The Case for John Barth

If literary blogs exist to dredge up the underrated authors of our time, I must ask why the litblogosphere, so capable of unearthing the neglected, has remained so silent concerning the great novelist John Barth. If Gilbert Sorrentino, William Gaddis, and David Markson cut the mustard with their postmodernist innovations, then Barth likewise deserves a spot in the This Guy is the Real Deal pantheon. Here is a novelist who playfully uses first person plural in Sabbatical to represent a romantic escapade on the Chesapeake Bay with the apparent descendants of Edgar Allan Poe and Francis Scott Key. Here is a novelist who, in his early trilogy of novels The Floating Opera, The End of the Road, and The Sot-Weed Factor, takes the piss out of absolutist thinking: Todd Andrews, the protagonist of The Floating Opera, is an attorney who contemplates a moment in his life when he should have died. The answer to his conundrum might lie in the ridiculous logic he uses in relation to a court case, unearthed in hilarious fashion over a protracted “logic” reminiscent of the crazy legal brief in William Gaddis’s A Frolic of His Own. Jacob Horner’s reason for living in The End of the Road is predicated upon following the dicta of a mysterious Doctor, with the series of instructions being woefully misunderstood and employed in an insensitive manner that even Horner doesn’t seem to see. Consider, for example, the way that Barth describes this moment in which Jacob Horner shares dinner with the Morgans:

Since there were only four chairs in the kitchen, Rennie and the two boys and I ate at the table while Joe ate standing up at the stove. There would have been no room at the table for one of the sling chairs, and anyhow it did not take long to eat the meal, which consisted of steamed shrimp, boiled rice, and beer for all hands. The boys — husky, well-mannered youngsters — were allowed to dominate the conversation during dinner; they were as lively and loud as any other bright kids their age, but a great deal more physically co-ordinated and self-controlled than most. As soon as we finished eating they went to bed, and though it was still quite light outside, I heard no more from them.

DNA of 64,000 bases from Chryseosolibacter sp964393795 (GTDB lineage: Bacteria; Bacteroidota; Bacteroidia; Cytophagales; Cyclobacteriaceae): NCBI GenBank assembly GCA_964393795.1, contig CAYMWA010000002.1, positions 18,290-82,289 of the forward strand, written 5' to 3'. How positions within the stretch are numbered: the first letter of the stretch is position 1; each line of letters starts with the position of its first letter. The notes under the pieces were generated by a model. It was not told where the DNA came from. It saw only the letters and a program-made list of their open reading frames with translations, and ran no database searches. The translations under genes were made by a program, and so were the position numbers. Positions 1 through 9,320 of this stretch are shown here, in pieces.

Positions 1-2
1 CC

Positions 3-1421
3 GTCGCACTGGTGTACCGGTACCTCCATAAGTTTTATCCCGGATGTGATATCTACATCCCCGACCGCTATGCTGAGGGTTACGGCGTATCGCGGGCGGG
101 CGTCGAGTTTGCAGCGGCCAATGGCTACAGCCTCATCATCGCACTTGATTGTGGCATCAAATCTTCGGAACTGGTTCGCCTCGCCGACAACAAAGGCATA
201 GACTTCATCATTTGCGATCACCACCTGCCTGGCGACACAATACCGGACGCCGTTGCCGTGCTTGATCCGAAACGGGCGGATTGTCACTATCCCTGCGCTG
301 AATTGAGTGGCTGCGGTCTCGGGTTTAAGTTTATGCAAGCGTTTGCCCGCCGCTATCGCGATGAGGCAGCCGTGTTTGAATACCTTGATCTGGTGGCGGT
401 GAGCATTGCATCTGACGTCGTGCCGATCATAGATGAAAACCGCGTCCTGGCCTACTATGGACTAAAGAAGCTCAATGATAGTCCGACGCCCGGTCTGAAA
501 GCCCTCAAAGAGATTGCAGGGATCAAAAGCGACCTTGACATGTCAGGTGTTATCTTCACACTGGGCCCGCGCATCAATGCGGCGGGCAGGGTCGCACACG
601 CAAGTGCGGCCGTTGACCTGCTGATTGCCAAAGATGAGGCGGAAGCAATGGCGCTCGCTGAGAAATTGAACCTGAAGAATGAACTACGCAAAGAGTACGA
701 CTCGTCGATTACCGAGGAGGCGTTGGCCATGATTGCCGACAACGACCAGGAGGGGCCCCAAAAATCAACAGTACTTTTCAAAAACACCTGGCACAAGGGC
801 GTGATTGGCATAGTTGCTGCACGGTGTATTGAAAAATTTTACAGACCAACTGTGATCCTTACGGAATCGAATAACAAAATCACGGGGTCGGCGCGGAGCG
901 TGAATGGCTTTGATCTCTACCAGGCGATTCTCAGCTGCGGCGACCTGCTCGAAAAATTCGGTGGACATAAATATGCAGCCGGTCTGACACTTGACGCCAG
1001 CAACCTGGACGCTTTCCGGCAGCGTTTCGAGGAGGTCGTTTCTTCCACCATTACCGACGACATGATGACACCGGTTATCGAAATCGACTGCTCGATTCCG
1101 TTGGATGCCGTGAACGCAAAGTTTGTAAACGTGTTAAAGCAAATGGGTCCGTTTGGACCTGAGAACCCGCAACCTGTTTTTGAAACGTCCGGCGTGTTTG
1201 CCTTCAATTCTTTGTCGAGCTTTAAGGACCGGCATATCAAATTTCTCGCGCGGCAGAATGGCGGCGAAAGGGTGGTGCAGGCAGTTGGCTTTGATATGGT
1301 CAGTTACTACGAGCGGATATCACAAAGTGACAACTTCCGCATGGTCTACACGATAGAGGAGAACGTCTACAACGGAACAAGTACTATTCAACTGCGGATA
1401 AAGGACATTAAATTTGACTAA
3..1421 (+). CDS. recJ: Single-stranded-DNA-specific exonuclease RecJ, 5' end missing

Who is this guy? Is this really a sad domestic situation or is Jacob Horner more concerned with externalizing every situation he comes across? We have all sorts of general details about who this family is and what the dinner entails, but why can’t Jacob Horner pinpoint anything about them? Why the strange comparative qualifiers compared to other boys? Why the concern for the boys’ conversation? These are the questions that pop up when reading a Barth novel.

Likewise The Sot-Weed Factor, possibly Barth’s masterpiece, frames a hypocritical concern for virtue using a real-life historical figure (Ebeneezer Cooke) over the course of a playfully picaresque novel.

Why not Barth? He regularly subverts conventional narrative. He is very funny and regularly irreverent. He is often unapologetically preoccupied with sex. He sneaks in little tidbits about mythology, history, and little-known procedures of the law. And his work often bristles with a warm-hearted sense of mischief, even when the scenario being described is an extremely troubling one involving abortion, rape, or suicide.

If Barth can be accused of any literary crimes, his rap perhaps involves an overwhelming preoccupation with Maryland and Virginia history and a restless ambition. Nearly every Barth reader I’ve talked with gave up on LETTERS at some point. It was the most ambitious volume that Barth produced, involving characters from Barth’s previous novels writing letters to a guy named John Barth. After LETTERS, it seemed that people wanted to forget that Barth even existed. (He is still alive, presumably residing somewhere around the Chesapeake Bay.) Even I, when I first read Barth a decade ago, failed to continue reading Barth’s works in sequence. But now that I’m reading one of the novels that came after LETTERS, Sabbatical, I’m finding it to be a great surprise, just as fun and inventive as his early work. And LETTERS is due for a serious reassessment. (LETTERS and Sabbatical, incidentally, are available from Dalkey Archive Press.)